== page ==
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"As long as human rights are violated, there can be no foundation for peace. How can peace grow where speaking the truth is itself a crime?"

UK's Cameron urged to "Stand up for Tibet" on his first China trip

November 5, 2010

Phurbu Thinley
Phayul
November 4, 2010

Dharamsala, November 4 -- UK Tibet supporters are
calling on their Prime Minister David Cameron to
stand up for Tibet as he gears up to lead
Britain's "largest-ever delegation" to China sometime next week.

Mr Cameron will meet Chinese president Hu Jintao
as he pays an official visit to China from Nov. 9
to 10, at the invitation of Chinese Premier Wen Jiabao.

The UK-based Free Tibet group, which stands for
the right of Tibetans to determine their own
future, has initiated an online petition campaign
- "Cameron: Stand Up for Tibet" - to urge Tibet
supporters worldwide to "join the thousands who
have already called on Mr Cameron to stand up for Tibetans while he is China".

This would also be Mr Cameron's first visit to
China after he took office in May and comes amid
pressure by the western nations on Beijing to
free jailed Nobel peace laureate Liu Xiaobo.
According to media reports, this would be the
"largest-ever delegation in British History" to China.

The delegation would be composed of Chancellor of
the Exchequer George Osborne, Secretary of State
for Energy and Climate Change Chris Huhne,
Secretary of State for Education Michael Gove and
Secretary of State for Business, Innovation and
Skills Vincent Cable as well as about 50 leading
figures from the nation's industrial and commercial sectors.

In October 2008, just months after massive unrest
against Chinese rule broke out in Tibet, Britain
disappointed Tibetans, growing coalition of
academics and Tibet supporters by deciding to
accept China’s direct control over Tibet.

The move marked an unprecedented shift in its
policy, which for nearly a century has stopped
short of formally recognizing Tibet as part of Chinese territory.

In a little-noticed parliamentary statement on
Oct 29, British Foreign Secretary David Miliband
described a historic agreement dating back almost
a century, which acknowledged Chinese interest in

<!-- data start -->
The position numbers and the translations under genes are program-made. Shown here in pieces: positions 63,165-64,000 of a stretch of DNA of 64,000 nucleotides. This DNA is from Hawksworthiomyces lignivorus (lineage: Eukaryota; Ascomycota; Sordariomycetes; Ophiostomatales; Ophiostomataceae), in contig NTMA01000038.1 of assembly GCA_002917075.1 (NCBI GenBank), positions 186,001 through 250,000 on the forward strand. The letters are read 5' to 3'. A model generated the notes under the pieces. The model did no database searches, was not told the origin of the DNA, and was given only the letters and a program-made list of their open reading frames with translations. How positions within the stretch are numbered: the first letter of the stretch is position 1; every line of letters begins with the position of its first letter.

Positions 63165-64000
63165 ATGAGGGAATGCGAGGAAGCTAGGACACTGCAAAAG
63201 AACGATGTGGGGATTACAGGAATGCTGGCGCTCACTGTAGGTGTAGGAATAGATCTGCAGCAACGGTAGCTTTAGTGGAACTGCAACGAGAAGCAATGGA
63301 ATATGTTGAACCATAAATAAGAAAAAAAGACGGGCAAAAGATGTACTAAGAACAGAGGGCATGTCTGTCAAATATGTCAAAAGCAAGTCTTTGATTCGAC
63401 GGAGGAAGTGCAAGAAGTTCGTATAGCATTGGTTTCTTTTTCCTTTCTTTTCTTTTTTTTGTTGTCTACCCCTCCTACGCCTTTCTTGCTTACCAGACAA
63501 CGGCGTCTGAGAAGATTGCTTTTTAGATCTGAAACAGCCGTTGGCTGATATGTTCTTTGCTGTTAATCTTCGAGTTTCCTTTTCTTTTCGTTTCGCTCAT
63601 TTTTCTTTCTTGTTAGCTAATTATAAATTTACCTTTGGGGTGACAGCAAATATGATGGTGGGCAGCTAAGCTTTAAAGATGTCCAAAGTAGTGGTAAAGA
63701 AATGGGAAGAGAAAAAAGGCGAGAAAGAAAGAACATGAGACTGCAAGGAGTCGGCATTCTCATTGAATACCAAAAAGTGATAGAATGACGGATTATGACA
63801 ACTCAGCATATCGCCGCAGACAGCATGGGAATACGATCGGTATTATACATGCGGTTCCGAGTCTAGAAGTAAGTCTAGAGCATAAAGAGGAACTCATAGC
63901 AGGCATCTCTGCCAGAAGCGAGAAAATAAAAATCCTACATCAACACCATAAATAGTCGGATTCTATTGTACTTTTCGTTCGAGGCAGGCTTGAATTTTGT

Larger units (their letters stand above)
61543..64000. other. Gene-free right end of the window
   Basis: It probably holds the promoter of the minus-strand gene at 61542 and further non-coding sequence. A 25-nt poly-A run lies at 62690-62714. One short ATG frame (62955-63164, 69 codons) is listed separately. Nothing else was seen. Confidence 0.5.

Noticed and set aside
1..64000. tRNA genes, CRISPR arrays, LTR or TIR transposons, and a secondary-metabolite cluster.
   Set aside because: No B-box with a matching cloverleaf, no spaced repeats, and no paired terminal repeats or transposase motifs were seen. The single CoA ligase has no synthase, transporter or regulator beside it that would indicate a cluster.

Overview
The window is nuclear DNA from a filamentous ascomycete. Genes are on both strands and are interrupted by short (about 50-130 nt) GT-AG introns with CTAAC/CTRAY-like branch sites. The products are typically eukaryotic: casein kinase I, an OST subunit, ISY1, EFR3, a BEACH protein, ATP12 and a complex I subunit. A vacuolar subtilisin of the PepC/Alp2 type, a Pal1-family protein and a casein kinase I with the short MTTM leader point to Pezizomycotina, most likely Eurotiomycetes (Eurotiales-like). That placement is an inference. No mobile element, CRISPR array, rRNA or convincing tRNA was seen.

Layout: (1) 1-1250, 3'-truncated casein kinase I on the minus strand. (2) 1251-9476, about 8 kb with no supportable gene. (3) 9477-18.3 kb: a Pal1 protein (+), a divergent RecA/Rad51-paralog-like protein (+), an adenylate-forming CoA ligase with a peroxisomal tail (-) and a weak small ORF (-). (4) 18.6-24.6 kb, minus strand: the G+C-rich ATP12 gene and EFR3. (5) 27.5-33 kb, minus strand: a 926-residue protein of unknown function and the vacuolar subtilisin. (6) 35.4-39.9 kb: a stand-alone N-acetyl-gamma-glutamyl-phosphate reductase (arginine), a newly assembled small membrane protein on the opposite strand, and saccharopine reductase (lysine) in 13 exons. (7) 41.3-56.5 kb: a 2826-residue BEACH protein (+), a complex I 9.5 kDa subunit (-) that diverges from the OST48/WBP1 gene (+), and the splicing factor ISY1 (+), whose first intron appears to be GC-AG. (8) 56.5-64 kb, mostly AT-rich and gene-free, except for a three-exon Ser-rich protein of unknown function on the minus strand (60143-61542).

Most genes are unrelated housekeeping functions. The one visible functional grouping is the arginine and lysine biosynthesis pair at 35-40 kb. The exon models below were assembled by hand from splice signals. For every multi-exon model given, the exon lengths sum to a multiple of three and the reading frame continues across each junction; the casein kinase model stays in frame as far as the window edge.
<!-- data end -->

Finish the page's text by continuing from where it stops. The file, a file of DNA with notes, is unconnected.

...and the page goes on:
Tibet but asserted that Tibet had never been
fully part of the country, as an "anachronism"
and added: "Like every other EU member state, and
the United States, we regard Tibet as part of the People's Republic of China."

Many believe such an inattentive move by the
British government has further weakened the
position of the Tibetan exiles in their dialogues
with China to seek a “real and meaningful
autonomy" for their Himalayan homeland, which
Chinese communist troops invaded in 1949.

In the statement, British government,
nevertheless, gave strong backing to talks
between the Chinese Communist Party and envoys of
the Dalai Lama. He also backed the Dalai Lama's
call for autonomy, rather than independence, for
his homeland as a basis for agreement, and said
that the exiled Tibetan leader had actually met
conditions set by the Chinese government in order
to have dialogue for a negotiated settlement over Tibet.

"Our interest is in long-term stability, which
can only be achieved through respect for human
rights and greater autonomy for the Tibetans,” Milliband said in the statement.

Mr Cameron's visit also comes amid growing unrest
in Tibet's Amdo (Ch: Qinghai) region with Tibetan
school children protesting Chinese government's
forceful attempt to replace Tibetan language by
Chinese language as medium of instruction in Tibetan schools.

In Dharamsala, the seat of Tibet's government in
exile in north India, hundreds of school children
on Thursday took part in a solidarity peace march
to oppose what they described as Chinese
government’s deliberate move to "eliminate" the Tibetan language.

Following the widespread March 2008 unrest in
Tibet, China unleashed a new wave of crackdown in
Tibet to squelch all forms of dissent. And those
now targeted also include Tibetans once known for
having close ties to the government and for carefully eschewing politics.
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